This article was originally published in the Globe and Mail on April 8, 2016.
Concordia University’s new institute examines effects of digital technology
By Robert Everett-Green
In Of Montreal, Robert Everett-Green writes weekly about the people, places and events that make Montreal a distinctive cultural capital.
Contemporary art talk is saturated with the language of research. The artist’s statement, as a genre of art writing, has become heavily oriented toward identifying whatever issues the work is supposed to investigate.
Not surprisingly, some of this artful inquiry is going on in places explicitly dedicated to research. One such is the Milieux Institute for Art, Culture and Technology, which recently opened at Montreal’s Concordia University.
Milieux gathers some 260 artists, engineers, social-science types and humanities scholars into seven thematic research clusters, all touching on the effects of digital technologies on culture and creation. The aim is to spark creative dissonance through what one cluster co-director calls “a mangling of methodologies.”
Case in point: a phalanx of hanging robotic exoskeletons that have just arrived at Milieux after a year-long tour of galleries and festivals in Europe. Visitors strapped into these gizmos were compelled by the computerized machinery to move their arms in ways outside their control. It took robotic engineering to build the devices, but perhaps only artists – electronics arts professor Bill Vorn and Louis-Philippe Demers – would think of transferring control to the robots. The project was inspired by the punitive compulsions forced on the bodies of sinners in Dante’s Inferno.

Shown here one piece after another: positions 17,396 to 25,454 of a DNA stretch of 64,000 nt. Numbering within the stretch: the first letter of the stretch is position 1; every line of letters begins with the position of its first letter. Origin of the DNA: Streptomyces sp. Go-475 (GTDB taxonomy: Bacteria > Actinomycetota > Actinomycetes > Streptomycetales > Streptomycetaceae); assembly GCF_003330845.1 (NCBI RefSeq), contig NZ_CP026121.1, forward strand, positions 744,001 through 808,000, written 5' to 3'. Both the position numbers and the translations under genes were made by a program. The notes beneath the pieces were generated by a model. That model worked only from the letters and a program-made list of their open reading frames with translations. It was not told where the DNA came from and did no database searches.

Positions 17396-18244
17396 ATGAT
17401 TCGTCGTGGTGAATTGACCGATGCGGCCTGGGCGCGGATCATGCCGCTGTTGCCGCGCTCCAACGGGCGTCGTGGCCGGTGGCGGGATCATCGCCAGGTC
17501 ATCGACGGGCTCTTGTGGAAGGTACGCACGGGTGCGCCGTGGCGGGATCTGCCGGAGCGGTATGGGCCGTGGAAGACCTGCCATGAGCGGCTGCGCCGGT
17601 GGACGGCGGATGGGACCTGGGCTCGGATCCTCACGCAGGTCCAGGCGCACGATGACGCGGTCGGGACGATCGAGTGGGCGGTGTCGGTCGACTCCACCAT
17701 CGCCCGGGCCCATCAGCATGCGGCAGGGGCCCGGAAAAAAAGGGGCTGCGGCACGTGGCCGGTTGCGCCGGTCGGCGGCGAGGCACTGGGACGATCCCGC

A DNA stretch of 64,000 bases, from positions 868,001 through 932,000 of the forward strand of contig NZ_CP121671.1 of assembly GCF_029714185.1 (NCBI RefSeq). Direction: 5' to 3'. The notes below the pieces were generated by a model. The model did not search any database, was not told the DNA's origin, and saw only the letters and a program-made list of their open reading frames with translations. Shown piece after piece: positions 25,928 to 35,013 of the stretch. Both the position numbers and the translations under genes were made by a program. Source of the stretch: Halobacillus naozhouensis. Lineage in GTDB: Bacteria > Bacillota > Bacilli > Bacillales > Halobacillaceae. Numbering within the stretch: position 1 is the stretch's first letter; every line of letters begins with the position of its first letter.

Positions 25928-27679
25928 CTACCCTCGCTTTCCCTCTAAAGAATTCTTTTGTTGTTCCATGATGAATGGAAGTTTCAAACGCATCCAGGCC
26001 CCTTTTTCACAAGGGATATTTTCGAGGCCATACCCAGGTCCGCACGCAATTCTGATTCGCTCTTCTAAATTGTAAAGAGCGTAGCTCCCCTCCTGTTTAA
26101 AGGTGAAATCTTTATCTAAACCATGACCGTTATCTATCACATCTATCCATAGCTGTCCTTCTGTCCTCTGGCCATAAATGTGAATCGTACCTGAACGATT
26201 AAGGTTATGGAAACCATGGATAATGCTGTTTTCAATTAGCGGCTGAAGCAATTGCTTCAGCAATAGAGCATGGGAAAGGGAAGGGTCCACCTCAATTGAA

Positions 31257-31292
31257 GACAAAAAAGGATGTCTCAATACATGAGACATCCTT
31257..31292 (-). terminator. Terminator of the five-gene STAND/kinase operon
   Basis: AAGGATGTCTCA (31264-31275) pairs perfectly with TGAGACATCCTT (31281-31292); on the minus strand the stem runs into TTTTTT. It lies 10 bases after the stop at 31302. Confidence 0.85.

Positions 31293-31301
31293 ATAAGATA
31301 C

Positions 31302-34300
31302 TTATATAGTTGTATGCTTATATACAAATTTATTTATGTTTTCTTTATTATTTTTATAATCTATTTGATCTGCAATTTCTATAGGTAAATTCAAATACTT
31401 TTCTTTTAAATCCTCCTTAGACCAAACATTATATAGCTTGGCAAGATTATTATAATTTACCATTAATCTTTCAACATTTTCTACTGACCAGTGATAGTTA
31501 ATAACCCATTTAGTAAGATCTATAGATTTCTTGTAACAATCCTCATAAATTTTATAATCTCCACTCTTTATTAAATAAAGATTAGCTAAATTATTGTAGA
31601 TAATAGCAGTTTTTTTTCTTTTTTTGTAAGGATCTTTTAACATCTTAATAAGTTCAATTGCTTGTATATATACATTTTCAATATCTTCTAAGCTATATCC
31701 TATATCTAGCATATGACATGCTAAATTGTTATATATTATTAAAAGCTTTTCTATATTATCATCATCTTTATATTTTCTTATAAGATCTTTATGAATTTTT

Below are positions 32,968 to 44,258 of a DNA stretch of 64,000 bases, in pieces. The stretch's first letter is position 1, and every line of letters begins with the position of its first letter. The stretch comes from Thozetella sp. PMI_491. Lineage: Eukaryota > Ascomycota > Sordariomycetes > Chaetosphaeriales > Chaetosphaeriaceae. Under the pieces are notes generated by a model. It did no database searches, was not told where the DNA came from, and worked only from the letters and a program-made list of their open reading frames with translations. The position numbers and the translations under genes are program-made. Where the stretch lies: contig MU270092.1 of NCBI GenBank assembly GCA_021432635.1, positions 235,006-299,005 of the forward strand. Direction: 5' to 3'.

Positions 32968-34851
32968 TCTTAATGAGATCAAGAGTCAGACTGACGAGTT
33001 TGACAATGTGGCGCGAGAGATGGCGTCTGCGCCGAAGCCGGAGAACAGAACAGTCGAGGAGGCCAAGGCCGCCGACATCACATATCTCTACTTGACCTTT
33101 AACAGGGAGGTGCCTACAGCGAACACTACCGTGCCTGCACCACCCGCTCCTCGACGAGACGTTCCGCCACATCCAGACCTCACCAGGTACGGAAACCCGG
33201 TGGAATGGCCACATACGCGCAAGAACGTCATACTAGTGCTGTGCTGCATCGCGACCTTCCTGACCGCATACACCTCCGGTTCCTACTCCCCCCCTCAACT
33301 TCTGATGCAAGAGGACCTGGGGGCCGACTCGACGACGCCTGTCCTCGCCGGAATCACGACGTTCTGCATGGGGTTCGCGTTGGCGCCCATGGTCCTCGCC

In rooms occupied by Milieux’s Textiles and Materiality cluster, a dress ornamented with a badge-like device made from silver thread links smart textile design to emblems from a 14th-century embroidered belt at the British Museum. Studio arts professor Barbara Layne’s collaborators include dress designer Lauren Osmond and electrical engineer Tahseen Mustafa, who had to figure out how to make the pictorial silver badges function as antennae.
Another wired-garment project, based on illustrations from James Clerk Maxwell’s pioneering research into electromagnetism, will be shown at the next Subtle Technologies festival in Toronto in May. One goal of the projects is to develop a textile antenna strong enough to communicate via satellite.
A project in Milieux’s “speculative life lab,” which is set up for bio-tech work, takes off from a centuries-old practice of binding books in human skin, an 1880s example of which was uncovered at a Harvard library two years ago. Media artist and communication studies professor Tagny Duff grew her human binding material in the lab, staining and seeding it with viral agents to produce images of HIV on the covers. These disturbing memento mori, for which Duff and her collaborators designed a Victorian-looking cryonic cabinet, have been exhibited at galleries in Ireland and France.